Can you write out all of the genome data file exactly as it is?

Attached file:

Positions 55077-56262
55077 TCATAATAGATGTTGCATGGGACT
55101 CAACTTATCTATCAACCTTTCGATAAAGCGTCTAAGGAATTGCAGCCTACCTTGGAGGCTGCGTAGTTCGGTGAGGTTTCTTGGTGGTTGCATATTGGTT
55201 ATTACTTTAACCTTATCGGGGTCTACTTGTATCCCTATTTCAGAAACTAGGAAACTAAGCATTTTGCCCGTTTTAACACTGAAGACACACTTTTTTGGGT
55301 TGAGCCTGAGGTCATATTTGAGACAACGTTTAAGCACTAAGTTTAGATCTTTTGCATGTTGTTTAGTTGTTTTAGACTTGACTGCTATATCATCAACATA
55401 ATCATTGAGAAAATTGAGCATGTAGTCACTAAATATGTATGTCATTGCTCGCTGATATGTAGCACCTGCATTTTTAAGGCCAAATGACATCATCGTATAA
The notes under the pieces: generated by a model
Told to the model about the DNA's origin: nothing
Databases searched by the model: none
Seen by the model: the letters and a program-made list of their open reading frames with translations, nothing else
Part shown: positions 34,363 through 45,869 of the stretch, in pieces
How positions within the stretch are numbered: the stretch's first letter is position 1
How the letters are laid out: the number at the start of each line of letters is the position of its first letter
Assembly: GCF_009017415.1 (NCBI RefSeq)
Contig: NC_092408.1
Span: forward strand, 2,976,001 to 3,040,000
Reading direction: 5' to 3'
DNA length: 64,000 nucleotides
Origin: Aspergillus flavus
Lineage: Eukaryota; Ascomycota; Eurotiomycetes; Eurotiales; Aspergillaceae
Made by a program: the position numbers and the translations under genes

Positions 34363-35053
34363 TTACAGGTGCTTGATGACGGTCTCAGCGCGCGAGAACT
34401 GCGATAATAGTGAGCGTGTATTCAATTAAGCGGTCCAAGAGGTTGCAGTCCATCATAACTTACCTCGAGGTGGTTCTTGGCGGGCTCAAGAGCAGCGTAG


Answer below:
Positions 55077-56262
55077 TCATAATAGATGTTGCATGGGACT
55101 CAACTTATCTATCAACCTTTCGATAAAGCGTCTAAGGAATTGCAGCCTACCTTGGAGGCTGCGTAGTTCGGTGAGGTTTCTTGGTGGTTGCATATTGGTT
55201 ATTACTTTAACCTTATCGGGGTCTACTTGTATCCCTATTTCAGAAACTAGGAAACTAAGCATTTTGCCCGTTTTAACACTGAAGACACACTTTTTTGGGT
55301 TGAGCCTGAGGTCATATTTGAGACAACGTTTAAGCACTAAGTTTAGATCTTTTGCATGTTGTTTAGTTGTTTTAGACTTGACTGCTATATCATCAACATA
55401 ATCATTGAGAAAATTGAGCATGTAGTCACTAAATATGTATGTCATTGCTCGCTGATATGTAGCACCTGCATTTTTAAGGCCAAATGACATCATCGTATAA
The notes under the pieces: generated by a model
Told to the model about the DNA's origin: nothing
Databases searched by the model: none
Seen by the model: the letters and a program-made list of their open reading frames with translations, nothing else
Part shown: positions 34,363 through 45,869 of the stretch, in pieces
How positions within the stretch are numbered: the stretch's first letter is position 1
How the letters are laid out: the number at the start of each line of letters is the position of its first letter
Assembly: GCF_009017415.1 (NCBI RefSeq)
Contig: NC_092408.1
Span: forward strand, 2,976,001 to 3,040,000
Reading direction: 5' to 3'
DNA length: 64,000 nucleotides
Origin: Aspergillus flavus
Lineage: Eukaryota; Ascomycota; Eurotiomycetes; Eurotiales; Aspergillaceae
Made by a program: the position numbers and the translations under genes

Positions 34363-35053
34363 TTACAGGTGCTTGATGACGGTCTCAGCGCGCGAGAACT
34401 GCGATAATAGTGAGCGTGTATTCAATTAAGCGGTCCAAGAGGTTGCAGTCCATCATAACTTACCTCGAGGTGGTTCTTGGCGGGCTCAAGAGCAGCGTAG